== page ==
Law relating to limitation is incorporated in the Limitation Act 1963 which prescribes different periods of limitation for suits, petition or applications. The act applies to all civil proceedings and some special criminal proceedings which can be taken in the court of law unless its application is excluded by any enactment. The Act extends to whole of India except the state of Jammu and Kashmir. The statutes of limitation are based on the principles of public policy which diligence and to prevent oppression.
The Law of limitation bars the remedy in a court of law only when the period of limitation has expired, but it does not extinguish the right that it cannot be enforced by judicial process. Thus if a claim is satisfied outside the court of law after the expiry of period of limitation, that is not illegal.
The intention of the law of limitation is, not to give right where there is not one, but to interpose a bar after a certain period to a suit to enforce an existing right. The object is to compel litigants to be diligent in seeking remedies in court of law by prohibiting stale claims. It is to help the bona fide claimant and to prevent fraud being practiced by people upon innocent persons by keeping action hanging on them for a long time.
Computation of the period of Limitation
The Courts in India are bound by the specific provisions of the limitation Act and are not permitted to move outside the ambit of these provisions. The Act prescribed the period of limitation in Articles in schedule to the Act. In the articles of the schedule to the limitation Act. columns 1,2, and 3 must read together to give harmonious meaning and construction.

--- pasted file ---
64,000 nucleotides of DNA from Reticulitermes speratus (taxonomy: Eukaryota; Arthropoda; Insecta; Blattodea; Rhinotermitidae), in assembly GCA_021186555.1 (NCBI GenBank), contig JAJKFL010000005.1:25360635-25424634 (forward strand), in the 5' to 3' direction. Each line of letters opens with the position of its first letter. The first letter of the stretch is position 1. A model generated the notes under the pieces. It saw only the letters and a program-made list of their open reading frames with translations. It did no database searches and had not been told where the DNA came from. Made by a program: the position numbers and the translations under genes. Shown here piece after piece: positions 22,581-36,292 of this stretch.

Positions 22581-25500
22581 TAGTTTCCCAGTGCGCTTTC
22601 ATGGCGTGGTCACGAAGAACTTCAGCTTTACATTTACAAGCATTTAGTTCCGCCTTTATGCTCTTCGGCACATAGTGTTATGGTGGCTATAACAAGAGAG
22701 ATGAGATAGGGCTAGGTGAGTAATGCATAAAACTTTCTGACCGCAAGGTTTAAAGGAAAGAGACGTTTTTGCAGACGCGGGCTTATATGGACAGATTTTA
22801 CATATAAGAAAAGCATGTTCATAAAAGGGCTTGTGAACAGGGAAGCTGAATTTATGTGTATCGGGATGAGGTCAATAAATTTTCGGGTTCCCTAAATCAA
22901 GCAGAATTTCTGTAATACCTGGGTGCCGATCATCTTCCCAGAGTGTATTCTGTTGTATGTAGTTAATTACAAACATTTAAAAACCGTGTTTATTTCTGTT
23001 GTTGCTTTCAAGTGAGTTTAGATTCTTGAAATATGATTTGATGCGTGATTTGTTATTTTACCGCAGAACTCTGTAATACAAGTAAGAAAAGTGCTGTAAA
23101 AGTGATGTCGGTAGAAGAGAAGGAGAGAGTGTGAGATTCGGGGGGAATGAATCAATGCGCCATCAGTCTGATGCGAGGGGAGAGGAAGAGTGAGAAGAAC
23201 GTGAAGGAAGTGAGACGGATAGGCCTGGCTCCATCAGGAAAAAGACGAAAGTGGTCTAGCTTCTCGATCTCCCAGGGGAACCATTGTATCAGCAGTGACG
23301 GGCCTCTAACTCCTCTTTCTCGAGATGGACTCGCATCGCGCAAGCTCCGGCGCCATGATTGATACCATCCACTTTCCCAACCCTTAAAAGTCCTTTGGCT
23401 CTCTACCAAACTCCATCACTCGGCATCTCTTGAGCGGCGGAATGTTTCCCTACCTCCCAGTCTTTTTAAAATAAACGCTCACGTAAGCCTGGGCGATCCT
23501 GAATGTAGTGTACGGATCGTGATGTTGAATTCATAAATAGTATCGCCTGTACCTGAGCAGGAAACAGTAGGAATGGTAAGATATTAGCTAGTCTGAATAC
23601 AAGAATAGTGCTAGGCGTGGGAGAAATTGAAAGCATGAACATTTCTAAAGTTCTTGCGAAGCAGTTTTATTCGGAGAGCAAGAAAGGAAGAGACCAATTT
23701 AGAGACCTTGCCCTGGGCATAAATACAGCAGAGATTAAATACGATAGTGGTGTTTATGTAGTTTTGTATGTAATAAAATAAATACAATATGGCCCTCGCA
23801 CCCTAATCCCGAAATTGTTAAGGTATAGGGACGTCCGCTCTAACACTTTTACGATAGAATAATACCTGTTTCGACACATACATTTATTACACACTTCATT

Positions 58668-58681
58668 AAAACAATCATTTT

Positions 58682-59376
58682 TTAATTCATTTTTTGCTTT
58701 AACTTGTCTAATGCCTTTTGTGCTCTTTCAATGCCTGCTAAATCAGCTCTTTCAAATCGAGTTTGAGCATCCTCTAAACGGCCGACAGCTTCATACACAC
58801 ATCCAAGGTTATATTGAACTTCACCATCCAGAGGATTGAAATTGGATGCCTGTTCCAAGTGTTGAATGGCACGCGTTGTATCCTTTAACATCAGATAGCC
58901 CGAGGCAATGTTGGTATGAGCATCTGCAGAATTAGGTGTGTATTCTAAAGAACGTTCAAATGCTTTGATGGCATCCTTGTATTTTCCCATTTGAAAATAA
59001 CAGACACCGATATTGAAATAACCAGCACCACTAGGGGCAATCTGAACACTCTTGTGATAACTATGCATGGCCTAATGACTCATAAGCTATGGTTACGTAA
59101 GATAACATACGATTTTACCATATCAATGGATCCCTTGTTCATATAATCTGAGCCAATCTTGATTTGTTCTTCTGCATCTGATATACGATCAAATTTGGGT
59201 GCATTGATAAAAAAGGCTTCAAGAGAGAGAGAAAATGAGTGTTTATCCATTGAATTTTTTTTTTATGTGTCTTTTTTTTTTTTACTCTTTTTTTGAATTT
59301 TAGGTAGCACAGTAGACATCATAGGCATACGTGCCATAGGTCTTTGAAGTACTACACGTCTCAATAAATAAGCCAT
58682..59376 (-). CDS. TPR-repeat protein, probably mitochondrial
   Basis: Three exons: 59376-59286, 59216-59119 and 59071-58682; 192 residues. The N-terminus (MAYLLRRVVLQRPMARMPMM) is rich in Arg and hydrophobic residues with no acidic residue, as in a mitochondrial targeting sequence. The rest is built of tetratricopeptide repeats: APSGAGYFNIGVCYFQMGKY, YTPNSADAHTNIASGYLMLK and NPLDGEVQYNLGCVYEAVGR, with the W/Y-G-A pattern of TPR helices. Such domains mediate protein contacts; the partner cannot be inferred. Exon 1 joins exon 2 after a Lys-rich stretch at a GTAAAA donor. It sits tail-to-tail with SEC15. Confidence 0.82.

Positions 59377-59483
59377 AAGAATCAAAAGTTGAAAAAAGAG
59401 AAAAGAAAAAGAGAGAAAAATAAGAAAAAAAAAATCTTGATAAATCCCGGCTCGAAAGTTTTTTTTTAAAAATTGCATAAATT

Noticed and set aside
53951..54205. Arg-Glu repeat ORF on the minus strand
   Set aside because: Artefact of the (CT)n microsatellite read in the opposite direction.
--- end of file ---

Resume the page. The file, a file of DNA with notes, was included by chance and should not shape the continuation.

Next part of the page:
Bar of Limitation
Sec 3 of the Act provides that any suit, appeal or application if made beyond the prescribed period of limitation, it is the duty of the court not to proceed with such suits irrespective of the fact whether the plea of limitation has been setup in defence or not. The provision of sec 3 are mandatory. The court can suo motu take note. The effect of sec 3 not to deprive the court of is jurisdiction. Therefore, decision of a court allowing a suit which had been instituted after the period prescribed is not vitiated for want of jurisdiction.
Extension of Time in Certain Cases
Doctrine of sufficient cause
Sec 5 allows the extension of prescribed period in certain cases on sufficient cause being shown for the delay. This is known as doctrine of “Sufficient cause” for condonation of delay which is embodied in sec 5 of the Limitation Act. 1963. Sec 5 provides that any application other than application under provision of order XXI of the code of civil procedure 1908 may admitted after the period of limitation if the appellant satisfies the court that he had sufficient cause for not preferring the appeal. However it must be a cause which is beyond the control of the party.
Person under legal disability
Section 6 is an enabling section to enable persons under disability to exercise their legal rights within a certain time. Section 7 supplements section 6,section 8 controls these section, which served as an exception to sec 6 and 7. The combined effect of section 6 and 8 is that where the prescribed limit expires before the cessation of disability, for instance, before the attainment of majority, the minor will no doubt be entitled fresh period of limitation.
Computation of period of limitation:
i) Section 12 to 24 deals with computation of period limitation. As per section 12 the day to be excluded in computing period is the day from which the period is to be reckoned and the time requisite for obtaining a copy of decree shall be excluded.
ii) Time which leave to sue or appeal as a pauper is applied for also excluded.
iii) The time which a suit or application stayed by an injunction and the continuance of the injunction and the time taken for obtaining sanction or consent.